As Lutheran youth enter adolescence
Adolescence is that dynamic flurry of activity, development and decision-making that transforms the child and lays the groundwork for the Lutheran adults we become.
Beyond MTV and super-sized fries, it is a known fact that boys and girls of this generation are developing at a more accelerated pace than any other generation. With increased access to radio, cable and network TV, the Internet and social networking sites, they have immediate, almost uncensored information and influence.
The fast pace, priorities, lifestyles and configurations of families today add an extra layer of vulnerability as ELCA youth strive to find the confidence and personal integrity needed to filter the myriad of realities they encounter.
They have more opportunities, spending money and material possessions than ever before. And thanks to the onset of earlier puberty (due to an increased awareness of peer and media influence, good nutrition and physical exercise), hormones are "hitting the fan" at an average age of 10-1/2 for girls and 11-1/2 to 12 for boys!
In the midst of our ongoing programs for children, youth and families, our challenge becomes one of relaying more than just another kind of information or inspiration. Are we providing ministries that nurture their most basic needs for faith and identity in community? Here are some ideas:
• Engage youth in defining their own personal identity.
• Ask them! Decide to make it a priority to get to know them. Discover their individual strengths, challenges and needs for ministry, and plan programs and events accordingly.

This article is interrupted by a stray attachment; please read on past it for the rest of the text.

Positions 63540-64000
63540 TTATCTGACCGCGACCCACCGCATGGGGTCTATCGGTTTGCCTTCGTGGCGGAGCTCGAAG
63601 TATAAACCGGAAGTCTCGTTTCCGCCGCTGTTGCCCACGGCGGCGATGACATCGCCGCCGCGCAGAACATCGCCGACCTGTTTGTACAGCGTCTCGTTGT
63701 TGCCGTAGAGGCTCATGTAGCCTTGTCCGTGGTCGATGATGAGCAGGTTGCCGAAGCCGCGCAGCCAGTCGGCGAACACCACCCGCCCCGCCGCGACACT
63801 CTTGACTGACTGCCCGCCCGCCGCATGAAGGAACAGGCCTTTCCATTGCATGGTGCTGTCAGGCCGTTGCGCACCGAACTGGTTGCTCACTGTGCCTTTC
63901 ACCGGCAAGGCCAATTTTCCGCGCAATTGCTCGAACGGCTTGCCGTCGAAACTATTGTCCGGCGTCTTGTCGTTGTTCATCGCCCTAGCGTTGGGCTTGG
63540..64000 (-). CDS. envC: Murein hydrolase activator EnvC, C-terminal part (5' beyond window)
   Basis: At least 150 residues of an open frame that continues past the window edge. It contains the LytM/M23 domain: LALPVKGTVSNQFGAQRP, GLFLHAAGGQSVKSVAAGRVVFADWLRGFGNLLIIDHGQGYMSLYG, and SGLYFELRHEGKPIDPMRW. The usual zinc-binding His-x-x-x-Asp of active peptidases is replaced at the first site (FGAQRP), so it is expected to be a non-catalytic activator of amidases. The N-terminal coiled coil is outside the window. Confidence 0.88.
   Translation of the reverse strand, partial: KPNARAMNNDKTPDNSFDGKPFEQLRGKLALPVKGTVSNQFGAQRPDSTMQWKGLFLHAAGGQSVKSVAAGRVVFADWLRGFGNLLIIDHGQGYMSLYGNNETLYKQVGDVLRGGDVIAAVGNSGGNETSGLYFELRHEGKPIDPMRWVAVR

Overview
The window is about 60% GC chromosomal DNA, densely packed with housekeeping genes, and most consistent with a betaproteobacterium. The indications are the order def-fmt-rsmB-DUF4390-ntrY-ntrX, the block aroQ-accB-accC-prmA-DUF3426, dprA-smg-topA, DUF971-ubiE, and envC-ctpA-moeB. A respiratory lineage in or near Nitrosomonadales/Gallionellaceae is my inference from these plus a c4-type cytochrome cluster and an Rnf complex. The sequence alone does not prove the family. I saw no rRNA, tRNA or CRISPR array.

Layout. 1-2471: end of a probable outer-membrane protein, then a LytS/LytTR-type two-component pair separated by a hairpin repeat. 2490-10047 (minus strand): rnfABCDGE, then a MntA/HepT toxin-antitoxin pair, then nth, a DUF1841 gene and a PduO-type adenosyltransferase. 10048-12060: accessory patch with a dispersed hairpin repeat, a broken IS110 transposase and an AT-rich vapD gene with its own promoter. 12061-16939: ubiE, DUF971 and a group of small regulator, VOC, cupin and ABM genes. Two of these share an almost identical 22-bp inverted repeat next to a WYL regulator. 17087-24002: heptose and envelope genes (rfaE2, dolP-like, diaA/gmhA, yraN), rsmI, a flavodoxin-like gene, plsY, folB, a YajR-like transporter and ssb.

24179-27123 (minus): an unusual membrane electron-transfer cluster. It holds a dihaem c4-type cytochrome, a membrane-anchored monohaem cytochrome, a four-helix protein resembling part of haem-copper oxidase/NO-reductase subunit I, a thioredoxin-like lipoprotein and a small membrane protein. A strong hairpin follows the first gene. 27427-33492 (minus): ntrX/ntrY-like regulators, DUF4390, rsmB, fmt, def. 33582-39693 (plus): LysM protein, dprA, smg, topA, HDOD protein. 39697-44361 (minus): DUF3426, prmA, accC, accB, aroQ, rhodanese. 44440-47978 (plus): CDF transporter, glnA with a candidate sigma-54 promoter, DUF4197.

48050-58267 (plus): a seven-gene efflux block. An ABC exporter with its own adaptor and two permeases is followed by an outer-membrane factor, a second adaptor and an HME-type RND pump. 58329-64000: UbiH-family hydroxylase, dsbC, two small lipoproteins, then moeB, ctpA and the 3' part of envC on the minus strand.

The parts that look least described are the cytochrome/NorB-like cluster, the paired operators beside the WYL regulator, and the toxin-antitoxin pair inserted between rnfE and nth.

• Be proactive! Provide age-appropriate ways for children to address issues they will inevitably face in daily life. Teach and model skills that nurture the power within them to be stronger and more discerning then the world around them. Nurture their identity as a child of God to be a relevant and meaningful part of their lives.
• Engage youth in defining their own personal identity, social and moral perspectives as you invite them to interpret faith for daily life. Ask the ol’ Lutheran question, "So... what does THIS mean?" as you plan intriguing lessons and events.
• Introduce the significance of "talk" as the four-letter word most associated with healthy relationships. Teach skills for effective communication, conflict resolution and healthy friendships.
• Promote practical reasons for youth to gather and support one another such as after school to do homework or hang out after athletic events.
• Establish a program for peer ministry. Invite youth to nurture, mentor and support each other.
• The Youth and Family Institute provides resources for youth and adult training. They also have a wealth of other resources for equipping parents to nurture children and youth.
• Provide opportunities for youth and adults to build relationships and mentor one another in faith and life.
• Maximize your potential for ministry. Combine opportunities for learning and service with other groups, e.g., link a youth car wash with oil changes for elderly or single parents sponsored by a men’s group. You might also invite the evangelism committee to provide cookies and information about the church. Be sure to begin and end the events with shared prayer.